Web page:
There were more than 2,670 deaths from Covid-19 recorded across the US on Wednesday, according to a tracking project hosted by Johns Hopkins University, and there are currently at least 100,200 people hospitalised in the US because of coronavirus. Both of these figures are the highest they have ever been.
Hospitals across the US are reaching capacity and are transforming waiting rooms and cafeterias into treatment areas to meet demand, according to Sky News.
One county official in Wisconsin told CNN: “Our hospital ICUs and emergency rooms remain stretched beyond any reasonable limit and our healthcare workers as well as our patients need our help.”
The number of daily coronavirus cases has also risen dramatically over the last month, and the US averaged around 160,000 positive Covid-19 tests every day over the past week.
That figure is more than double the daily case figures that were reported during the initial peak of the pandemic in July.
Health experts have also warned that the number of cases and hospitalisations will increase over the next few weeks, as infections from Thanksgiving gatherings become apparent, according to CNN.
At least 6.6 million people flew across the US in the seven-day period before Thanksgiving, which was the highest weekly figure since the week of 14-20 March. Millions more travelled to see family by car.
Coronavirus cases and deaths are spiking in states across the US, but most significantly in Oregon, Kentucky, Mississippi, California and Texas.
Oregon recorded its highest number of daily coronavirus deaths on Wednesday, while Texas saw the most cases in a day since the start of the pandemic, and California’s Los Angeles County had its worst day for hospitalisations and cases.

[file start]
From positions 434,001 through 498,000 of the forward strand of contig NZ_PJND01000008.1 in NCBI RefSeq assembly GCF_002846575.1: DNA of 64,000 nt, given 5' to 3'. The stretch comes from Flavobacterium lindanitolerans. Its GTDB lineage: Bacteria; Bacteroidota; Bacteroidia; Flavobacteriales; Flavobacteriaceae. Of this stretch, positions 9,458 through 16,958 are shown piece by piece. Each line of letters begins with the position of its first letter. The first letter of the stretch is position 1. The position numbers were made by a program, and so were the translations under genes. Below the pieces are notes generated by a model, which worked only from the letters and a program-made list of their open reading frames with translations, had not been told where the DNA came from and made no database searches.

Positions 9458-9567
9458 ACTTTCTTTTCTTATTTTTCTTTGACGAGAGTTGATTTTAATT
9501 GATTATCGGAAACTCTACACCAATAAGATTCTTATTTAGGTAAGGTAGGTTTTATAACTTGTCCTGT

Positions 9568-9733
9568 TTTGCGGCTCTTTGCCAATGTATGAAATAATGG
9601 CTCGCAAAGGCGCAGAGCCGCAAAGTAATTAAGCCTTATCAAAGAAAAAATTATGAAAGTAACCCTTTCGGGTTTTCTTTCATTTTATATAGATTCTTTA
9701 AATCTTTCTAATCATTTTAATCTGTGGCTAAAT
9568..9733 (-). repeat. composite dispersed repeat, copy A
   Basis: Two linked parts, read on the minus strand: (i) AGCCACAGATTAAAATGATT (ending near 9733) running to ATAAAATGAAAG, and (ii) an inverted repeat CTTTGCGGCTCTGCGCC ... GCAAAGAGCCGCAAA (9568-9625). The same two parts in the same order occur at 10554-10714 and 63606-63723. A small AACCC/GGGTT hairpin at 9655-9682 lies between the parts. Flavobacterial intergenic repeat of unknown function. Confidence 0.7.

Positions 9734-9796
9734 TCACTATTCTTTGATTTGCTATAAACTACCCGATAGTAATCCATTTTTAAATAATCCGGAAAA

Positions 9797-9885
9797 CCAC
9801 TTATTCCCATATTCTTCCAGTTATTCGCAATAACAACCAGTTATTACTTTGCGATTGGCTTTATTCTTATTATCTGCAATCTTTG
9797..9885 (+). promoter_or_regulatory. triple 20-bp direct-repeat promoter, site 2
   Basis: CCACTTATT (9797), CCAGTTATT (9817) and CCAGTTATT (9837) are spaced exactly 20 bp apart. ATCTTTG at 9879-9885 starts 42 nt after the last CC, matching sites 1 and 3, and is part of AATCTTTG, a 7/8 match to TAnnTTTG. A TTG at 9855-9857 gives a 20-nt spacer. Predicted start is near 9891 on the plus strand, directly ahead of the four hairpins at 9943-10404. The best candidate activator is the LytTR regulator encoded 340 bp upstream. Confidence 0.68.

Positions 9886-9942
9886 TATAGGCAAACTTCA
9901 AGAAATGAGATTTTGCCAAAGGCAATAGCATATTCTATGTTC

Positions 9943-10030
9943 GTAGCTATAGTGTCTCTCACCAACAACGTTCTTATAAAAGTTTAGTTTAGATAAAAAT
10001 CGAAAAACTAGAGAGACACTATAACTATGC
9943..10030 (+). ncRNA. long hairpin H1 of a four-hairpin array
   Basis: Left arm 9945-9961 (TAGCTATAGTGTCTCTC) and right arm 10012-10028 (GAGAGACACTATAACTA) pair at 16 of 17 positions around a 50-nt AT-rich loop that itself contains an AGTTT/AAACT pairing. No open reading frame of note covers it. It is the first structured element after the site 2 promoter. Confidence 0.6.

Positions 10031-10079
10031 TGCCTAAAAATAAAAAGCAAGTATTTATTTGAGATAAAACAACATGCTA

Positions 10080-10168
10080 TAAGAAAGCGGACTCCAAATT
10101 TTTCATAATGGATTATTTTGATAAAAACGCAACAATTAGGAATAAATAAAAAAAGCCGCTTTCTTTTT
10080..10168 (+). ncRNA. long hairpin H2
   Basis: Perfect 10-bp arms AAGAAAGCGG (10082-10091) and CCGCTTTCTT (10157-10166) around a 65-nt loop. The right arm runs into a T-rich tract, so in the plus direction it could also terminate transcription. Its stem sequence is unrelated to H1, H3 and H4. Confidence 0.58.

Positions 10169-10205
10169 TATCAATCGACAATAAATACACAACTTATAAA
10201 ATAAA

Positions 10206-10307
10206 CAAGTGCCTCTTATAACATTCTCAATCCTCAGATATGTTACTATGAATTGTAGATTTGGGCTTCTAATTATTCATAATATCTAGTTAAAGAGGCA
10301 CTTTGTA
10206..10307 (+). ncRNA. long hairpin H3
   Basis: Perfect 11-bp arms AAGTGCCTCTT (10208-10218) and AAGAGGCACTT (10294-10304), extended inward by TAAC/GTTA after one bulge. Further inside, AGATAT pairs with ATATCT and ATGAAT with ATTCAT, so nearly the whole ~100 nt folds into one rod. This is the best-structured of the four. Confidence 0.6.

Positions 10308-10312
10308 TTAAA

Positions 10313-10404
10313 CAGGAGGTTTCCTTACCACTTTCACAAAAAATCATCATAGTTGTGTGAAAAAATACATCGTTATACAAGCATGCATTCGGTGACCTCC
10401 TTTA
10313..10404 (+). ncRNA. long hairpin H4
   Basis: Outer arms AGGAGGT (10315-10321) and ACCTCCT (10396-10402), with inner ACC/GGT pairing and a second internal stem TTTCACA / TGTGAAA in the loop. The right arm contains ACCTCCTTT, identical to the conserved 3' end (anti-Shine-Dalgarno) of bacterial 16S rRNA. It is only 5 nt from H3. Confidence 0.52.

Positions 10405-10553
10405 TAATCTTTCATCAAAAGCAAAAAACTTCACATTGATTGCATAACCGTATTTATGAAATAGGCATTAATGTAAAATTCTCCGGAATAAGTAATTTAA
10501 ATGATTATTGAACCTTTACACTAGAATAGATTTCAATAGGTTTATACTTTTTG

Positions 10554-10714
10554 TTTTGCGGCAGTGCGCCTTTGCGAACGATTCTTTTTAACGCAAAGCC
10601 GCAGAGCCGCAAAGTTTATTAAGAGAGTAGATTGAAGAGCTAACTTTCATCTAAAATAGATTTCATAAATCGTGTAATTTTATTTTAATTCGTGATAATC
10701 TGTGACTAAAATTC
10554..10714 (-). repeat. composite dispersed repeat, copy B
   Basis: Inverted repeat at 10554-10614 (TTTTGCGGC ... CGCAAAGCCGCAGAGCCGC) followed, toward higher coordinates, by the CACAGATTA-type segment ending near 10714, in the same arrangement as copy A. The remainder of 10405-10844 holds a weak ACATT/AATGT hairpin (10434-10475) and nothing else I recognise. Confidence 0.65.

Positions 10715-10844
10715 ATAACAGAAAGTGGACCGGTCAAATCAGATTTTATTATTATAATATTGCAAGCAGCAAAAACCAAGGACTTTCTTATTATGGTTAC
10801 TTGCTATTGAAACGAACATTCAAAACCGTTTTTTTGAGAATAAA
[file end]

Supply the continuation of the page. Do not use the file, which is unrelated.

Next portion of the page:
Mississippi has more people hospitalised from the virus than ever before, while Kentucky governor Andy Beshear said that Tuesday was the “worst day ever” in the state for Covid-19 by “virtually every measure”.
On Wednesday, Dr Robert Redfield, the director of the US Centres for Disease Control and Prevention (CDC), warned that the next few months will be the most challenging for US residents.
Dr Redfield urged Americans to continue practicing coronavirus measures, and said that “the reality is that December, January and February are going to be rough times.
“I actually believe they're going to be the most difficult time in the public health history of this nation, largely because of the stress that's going to be put on our healthcare system.”
He said that the most recent spike in cases has been worse than the initial outbreak of the virus in the US, and projected Wednesday’s record-breaking figures to be beaten over the next few months.
Dr Redfield added: “We're potentially looking at another 150,000 to 200,000 people [dead] before we get into February.”
Although coronavirus vaccines from Pfizer and Moderna are expected to start being rolled out for healthcare workers in December, a majority of US residents are not expected to receive them until the first few months of 2021.
However, Moncef Slaoui, chief adviser to Operation Warp Speed, said on Wednesday that 100 million US residents could be vaccinated against Covid-19 by February.
According to Johns Hopkins University, there are now more than 13.9 million people who have tested positive for the coronavirus in the US. The death toll has reached 273,836.